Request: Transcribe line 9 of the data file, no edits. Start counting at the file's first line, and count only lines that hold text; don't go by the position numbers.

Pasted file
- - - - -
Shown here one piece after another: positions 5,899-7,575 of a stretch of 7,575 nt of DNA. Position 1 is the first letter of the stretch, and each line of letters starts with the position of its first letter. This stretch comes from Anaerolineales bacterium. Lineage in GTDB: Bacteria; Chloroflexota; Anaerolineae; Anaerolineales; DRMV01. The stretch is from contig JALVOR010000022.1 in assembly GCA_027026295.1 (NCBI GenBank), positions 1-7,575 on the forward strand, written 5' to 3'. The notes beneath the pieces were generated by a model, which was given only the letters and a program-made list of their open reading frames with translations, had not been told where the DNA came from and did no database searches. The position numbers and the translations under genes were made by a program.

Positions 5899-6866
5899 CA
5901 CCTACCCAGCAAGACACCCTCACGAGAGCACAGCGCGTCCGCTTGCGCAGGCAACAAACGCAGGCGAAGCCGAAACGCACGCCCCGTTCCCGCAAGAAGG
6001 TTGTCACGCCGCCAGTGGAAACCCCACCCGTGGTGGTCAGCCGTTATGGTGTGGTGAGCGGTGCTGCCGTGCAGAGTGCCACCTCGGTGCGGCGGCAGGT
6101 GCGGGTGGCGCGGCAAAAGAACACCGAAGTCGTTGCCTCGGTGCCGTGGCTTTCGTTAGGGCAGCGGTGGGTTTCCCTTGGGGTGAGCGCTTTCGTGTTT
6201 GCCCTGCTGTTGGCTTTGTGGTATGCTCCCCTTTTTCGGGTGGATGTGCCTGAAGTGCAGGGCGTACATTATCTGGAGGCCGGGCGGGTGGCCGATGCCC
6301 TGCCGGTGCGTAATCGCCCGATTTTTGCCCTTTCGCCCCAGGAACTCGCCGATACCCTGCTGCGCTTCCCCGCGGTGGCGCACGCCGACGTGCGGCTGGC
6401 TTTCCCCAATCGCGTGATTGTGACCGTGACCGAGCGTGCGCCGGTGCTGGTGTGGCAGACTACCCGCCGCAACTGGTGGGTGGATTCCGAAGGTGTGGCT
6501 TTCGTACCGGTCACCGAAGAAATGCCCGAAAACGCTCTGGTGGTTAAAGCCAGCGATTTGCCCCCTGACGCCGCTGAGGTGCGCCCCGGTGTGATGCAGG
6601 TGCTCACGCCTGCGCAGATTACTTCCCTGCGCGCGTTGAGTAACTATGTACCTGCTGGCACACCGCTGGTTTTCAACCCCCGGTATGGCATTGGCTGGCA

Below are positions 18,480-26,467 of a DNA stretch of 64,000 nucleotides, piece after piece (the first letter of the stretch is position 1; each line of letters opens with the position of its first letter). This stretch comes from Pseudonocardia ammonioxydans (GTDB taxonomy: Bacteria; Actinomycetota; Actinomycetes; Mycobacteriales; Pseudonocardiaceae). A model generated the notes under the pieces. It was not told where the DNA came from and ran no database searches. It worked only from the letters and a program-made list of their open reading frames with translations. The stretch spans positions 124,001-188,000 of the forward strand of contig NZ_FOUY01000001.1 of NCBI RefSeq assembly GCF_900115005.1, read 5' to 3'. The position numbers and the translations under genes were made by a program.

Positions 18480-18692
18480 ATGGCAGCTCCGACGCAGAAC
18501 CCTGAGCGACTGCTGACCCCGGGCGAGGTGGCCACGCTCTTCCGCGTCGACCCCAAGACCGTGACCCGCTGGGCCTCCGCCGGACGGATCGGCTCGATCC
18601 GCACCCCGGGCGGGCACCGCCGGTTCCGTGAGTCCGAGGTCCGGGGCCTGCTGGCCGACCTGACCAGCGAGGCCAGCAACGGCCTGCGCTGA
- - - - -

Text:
6401 TTTCCCCAATCGCGTGATTGTGACCGTGACCGAGCGTGCGCCGGTGCTGGTGTGGCAGACTACCCGCCGCAACTGGTGGGTGGATTCCGAAGGTGTGGCT